The End Of An Era & Poor Uma Thurman
- Written by Matthew Toomey
Marge: “Homer, the plant called. They said if you don't show up tomorrow don't bother showing up on Monday.”
Homer: “Woo-hoo. Four-day weekend.”
It’s the only time of the year I can use that great quote from The Simpsons. A 4-day long weekend is upon us. What does that mean for cinema owners? Big business! A whopping 9 cinema releases (by my count) will be released this Thursday. That’s a smidge more than the 8 we had in 2007 and 2008.
It also means that I’ve been very, very busy. I’ve had a few other things on the go and finally gave up last night suffering from exhaustion. Was in bed by 8:30pm (ridiculously early for me) and so I missed a preview of the new Coco Chanel movie (out on April 15). In all, I’ve seen 7 films in the last 6 days. It’s not BIFF-like but not far away.
The End Of An Era
When I first developed a love of film, we didn’t have the internet. I wasn’t aware of the talented film critics of the world who spread the word on what was good and what was bad.
There was one exception. I often watched The Late Show With David Letterman which came on around midnight each week night on Channel 9. How I loved my uni days. In bed by 2am. Up by 1pm. Happy memories…
Anyway, Mr. Letterman’s show introduced me to the world’s most renowned film critics – Roger Ebert and Gene Siskel. Their show (called Siskel & Ebert At The Movies) debuted in 1986 and became a smash hit. Each week, they argued back-and-forth. It was like something from The Odd Couple.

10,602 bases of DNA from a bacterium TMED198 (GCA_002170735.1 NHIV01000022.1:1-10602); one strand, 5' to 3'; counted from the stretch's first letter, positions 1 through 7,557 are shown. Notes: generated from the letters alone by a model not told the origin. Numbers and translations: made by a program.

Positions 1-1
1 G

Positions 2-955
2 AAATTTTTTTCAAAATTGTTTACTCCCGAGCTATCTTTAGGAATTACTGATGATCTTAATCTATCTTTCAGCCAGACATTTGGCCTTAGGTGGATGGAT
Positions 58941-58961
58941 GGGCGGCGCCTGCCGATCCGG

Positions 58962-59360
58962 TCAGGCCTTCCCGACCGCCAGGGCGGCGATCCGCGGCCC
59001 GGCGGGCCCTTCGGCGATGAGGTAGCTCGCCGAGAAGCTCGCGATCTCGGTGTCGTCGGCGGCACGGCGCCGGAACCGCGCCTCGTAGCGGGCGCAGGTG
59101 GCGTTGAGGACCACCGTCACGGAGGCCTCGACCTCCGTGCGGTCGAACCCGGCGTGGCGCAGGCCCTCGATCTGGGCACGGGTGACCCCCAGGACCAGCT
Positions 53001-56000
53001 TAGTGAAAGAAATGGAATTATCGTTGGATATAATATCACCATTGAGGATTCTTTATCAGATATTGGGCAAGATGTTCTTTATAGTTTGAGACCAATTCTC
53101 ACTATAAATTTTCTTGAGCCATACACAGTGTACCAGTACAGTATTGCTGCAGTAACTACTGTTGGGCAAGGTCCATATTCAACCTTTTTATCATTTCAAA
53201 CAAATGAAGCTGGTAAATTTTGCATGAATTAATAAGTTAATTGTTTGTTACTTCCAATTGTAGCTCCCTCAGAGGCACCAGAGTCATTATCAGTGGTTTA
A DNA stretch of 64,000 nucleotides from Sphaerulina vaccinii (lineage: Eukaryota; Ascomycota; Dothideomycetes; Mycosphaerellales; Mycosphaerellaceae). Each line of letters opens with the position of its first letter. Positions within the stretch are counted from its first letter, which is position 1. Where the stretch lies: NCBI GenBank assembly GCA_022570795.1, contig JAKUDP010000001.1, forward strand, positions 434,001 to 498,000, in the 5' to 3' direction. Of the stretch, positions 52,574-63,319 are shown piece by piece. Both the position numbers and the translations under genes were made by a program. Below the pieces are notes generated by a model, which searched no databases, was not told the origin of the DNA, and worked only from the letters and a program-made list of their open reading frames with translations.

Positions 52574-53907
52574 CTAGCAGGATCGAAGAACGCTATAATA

I loved hearing what they had to say and when the internet arrived in the Toomey household, I read the transcripts from their shows every week. I’ve got scrapbooks at home of their reviews. Each film received their trademarked rating – either a thumbs up or a thumbs down. You could find a huge number of movie posters which simply contain the quote – “Two thumbs up!” – Siskel & Ebert. They were a brand name and their thoughts meant a great deal to many people.
It all changed in 1999 when Gene Siskel suddenly passed away. Richard Roeper became Ebert’s new partner and they worked fairly well together (although they were never the duo that Siskel & Ebert were).
In 2006, Roger Ebert took a break from the show to undergo treatment for his thyroid cancer. He would never return. He almost died and permanently lost his voice. He is still the most highly regarded critic in the world though. He can’t speak but his reviews and blogs are read by millions on the web. On Twitter, he currently has over 121,000 followers. Not bad for a film critic!
The show has gone through a number of changes since Roger Ebert departed. It went through a major revamp in 2008 with two young guys (Ben Lyons and Ben Mankiewicz) brought in as hosts. They were panned from their first show. It went through another big change in 2009 with more respected film critics A.O. Scott and Michael Phillips brought in as replacements.
Sadly, the ratings were never the same. And it was announced last week that the show has been officially cancelled. It marks the end of an era and the final show will air in August.
The going has been tough for film critics in recent years. It just got even tougher. Another window for knowledgeable film folk to critically evaluate movies has been closed. I find it hard to believe given that the pathetic Richard Wilkins still adorns our television screens. His reviews on the Today show each morning (where every film seems to get a good review) irk me like nothing else. I can barely watch.
That said, I shouldn’t be too disheartened because inevitably, things can’t last forever. Roger Ebert, Gene Siskel and those who have followed in their footsteps on the show have had a great run. They’ve reviewed plenty of films.
If you want to see them in action, here are two reviews which sum them up perfectly –
Fargo (in 1996) which they both loved – http://www.youtube.com/watch?v=SbETIZuJgaM – Quote from Siskel – “There won’t be a better film than this. You called it a masterpiece, I’ll go on and say that too.”
North (in 1994) which they both loathed - http://www.youtube.com/watch?v=Yj52wm7l3zg – Quote from Roger – “I hated this movie as much as any movie we’ve ever reviewed in the 19 years we’ve been doing this show.”